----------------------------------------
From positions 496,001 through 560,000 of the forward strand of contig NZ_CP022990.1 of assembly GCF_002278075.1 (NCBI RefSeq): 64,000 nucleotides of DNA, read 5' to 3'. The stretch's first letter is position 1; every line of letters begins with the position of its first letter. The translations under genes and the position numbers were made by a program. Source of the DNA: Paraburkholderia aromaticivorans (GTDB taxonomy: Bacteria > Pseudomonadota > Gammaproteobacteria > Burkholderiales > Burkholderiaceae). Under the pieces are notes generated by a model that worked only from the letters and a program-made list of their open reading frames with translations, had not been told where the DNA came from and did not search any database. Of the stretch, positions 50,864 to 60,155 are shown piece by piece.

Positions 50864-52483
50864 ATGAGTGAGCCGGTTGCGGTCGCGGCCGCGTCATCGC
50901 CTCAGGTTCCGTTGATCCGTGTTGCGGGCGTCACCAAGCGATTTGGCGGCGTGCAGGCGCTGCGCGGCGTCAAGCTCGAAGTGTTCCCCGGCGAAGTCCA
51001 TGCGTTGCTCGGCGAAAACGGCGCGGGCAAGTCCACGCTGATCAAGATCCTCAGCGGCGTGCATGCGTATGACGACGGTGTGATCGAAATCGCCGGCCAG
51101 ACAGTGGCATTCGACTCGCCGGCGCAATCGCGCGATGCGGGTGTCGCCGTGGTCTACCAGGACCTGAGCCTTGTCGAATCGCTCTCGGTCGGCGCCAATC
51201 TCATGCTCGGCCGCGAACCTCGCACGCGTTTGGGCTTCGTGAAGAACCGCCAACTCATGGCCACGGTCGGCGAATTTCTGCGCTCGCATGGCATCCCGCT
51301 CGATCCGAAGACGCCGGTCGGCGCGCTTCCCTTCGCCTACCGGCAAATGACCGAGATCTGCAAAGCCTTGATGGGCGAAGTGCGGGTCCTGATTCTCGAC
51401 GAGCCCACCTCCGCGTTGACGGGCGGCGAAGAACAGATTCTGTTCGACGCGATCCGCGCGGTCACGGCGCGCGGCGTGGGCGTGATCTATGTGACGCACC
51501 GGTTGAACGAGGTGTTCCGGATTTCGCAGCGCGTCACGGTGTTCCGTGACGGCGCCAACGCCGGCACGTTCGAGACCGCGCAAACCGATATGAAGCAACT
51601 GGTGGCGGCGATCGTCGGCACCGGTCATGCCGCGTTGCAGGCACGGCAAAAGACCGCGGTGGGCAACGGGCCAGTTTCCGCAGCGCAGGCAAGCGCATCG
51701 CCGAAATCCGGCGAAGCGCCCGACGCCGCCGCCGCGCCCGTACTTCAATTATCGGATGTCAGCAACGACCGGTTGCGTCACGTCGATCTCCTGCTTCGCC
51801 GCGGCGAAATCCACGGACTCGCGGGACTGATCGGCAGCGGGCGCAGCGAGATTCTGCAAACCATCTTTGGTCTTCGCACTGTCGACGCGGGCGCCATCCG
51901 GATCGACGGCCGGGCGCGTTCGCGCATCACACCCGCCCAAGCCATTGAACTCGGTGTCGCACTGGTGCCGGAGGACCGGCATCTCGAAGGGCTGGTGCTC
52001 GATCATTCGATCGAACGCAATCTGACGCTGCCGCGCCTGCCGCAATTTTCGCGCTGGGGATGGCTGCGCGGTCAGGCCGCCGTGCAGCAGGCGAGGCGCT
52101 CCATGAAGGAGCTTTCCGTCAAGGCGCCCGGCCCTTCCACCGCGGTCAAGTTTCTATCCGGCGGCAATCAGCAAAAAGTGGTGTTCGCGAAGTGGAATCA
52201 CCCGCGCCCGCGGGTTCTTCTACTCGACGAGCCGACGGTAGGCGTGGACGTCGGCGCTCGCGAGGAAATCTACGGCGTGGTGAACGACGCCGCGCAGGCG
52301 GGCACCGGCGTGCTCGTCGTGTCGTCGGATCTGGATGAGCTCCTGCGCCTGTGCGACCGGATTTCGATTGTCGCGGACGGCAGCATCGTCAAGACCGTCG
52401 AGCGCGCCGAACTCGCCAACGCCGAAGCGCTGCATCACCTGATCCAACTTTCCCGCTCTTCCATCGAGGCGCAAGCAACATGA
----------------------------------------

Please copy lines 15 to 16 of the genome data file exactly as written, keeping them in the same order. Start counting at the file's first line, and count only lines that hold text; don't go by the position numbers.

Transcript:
52001 GATCATTCGATCGAACGCAATCTGACGCTGCCGCGCCTGCCGCAATTTTCGCGCTGGGGATGGCTGCGCGGTCAGGCCGCCGTGCAGCAGGCGAGGCGCT
52101 CCATGAAGGAGCTTTCCGTCAAGGCGCCCGGCCCTTCCACCGCGGTCAAGTTTCTATCCGGCGGCAATCAGCAAAAAGTGGTGTTCGCGAAGTGGAATCA